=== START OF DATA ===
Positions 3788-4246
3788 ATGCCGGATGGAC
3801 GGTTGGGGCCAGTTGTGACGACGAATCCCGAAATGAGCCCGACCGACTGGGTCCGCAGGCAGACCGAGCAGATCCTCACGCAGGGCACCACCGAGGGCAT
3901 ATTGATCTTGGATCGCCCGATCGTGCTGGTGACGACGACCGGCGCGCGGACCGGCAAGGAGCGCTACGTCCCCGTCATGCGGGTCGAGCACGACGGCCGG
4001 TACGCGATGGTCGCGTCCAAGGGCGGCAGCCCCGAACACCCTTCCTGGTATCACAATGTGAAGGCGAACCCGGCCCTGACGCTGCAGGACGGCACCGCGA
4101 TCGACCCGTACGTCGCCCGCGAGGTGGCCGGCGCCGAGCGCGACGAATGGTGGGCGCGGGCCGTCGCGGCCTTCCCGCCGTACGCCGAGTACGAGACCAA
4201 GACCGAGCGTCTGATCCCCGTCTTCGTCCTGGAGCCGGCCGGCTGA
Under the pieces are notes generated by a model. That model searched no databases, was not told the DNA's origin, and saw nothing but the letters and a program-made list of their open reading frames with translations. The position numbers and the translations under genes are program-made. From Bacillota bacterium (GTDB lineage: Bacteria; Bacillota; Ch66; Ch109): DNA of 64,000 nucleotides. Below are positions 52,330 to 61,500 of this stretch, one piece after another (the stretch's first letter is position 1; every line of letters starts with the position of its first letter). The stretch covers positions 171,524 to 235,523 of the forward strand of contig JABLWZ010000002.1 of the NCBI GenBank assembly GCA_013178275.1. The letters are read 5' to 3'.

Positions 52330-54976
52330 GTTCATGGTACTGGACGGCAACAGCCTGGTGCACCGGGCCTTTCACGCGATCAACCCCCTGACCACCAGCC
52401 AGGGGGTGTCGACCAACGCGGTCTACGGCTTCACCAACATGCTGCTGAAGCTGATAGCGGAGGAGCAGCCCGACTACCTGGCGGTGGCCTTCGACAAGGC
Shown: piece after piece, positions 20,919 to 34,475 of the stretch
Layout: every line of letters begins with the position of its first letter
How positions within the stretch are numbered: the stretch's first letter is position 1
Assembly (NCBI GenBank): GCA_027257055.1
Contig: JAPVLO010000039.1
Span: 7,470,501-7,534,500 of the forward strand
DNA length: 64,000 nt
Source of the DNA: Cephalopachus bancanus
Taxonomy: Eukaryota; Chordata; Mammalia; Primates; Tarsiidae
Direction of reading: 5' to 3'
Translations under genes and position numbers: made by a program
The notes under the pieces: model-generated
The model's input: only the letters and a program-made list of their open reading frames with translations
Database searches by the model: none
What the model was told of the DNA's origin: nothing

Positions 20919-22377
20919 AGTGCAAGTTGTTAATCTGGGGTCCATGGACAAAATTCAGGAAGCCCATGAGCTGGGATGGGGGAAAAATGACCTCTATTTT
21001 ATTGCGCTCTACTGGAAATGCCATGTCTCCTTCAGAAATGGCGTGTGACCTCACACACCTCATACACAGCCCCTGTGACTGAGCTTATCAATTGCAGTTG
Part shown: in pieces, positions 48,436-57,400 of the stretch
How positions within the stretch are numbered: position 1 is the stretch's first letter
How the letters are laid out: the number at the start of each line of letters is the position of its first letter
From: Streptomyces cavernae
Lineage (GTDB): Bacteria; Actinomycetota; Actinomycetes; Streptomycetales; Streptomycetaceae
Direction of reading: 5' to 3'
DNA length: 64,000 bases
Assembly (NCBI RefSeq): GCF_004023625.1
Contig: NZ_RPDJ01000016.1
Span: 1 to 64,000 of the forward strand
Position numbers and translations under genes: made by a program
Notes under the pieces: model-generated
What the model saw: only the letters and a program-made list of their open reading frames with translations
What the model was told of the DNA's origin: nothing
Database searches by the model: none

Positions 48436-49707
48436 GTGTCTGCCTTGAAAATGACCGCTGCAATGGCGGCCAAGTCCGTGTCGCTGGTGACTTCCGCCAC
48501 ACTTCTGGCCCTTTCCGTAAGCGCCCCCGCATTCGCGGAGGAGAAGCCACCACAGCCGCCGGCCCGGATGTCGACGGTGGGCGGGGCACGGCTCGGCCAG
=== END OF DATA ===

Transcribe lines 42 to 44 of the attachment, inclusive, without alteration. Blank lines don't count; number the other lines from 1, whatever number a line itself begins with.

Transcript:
What the model saw: only the letters and a program-made list of their open reading frames with translations
What the model was told of the DNA's origin: nothing
Database searches by the model: none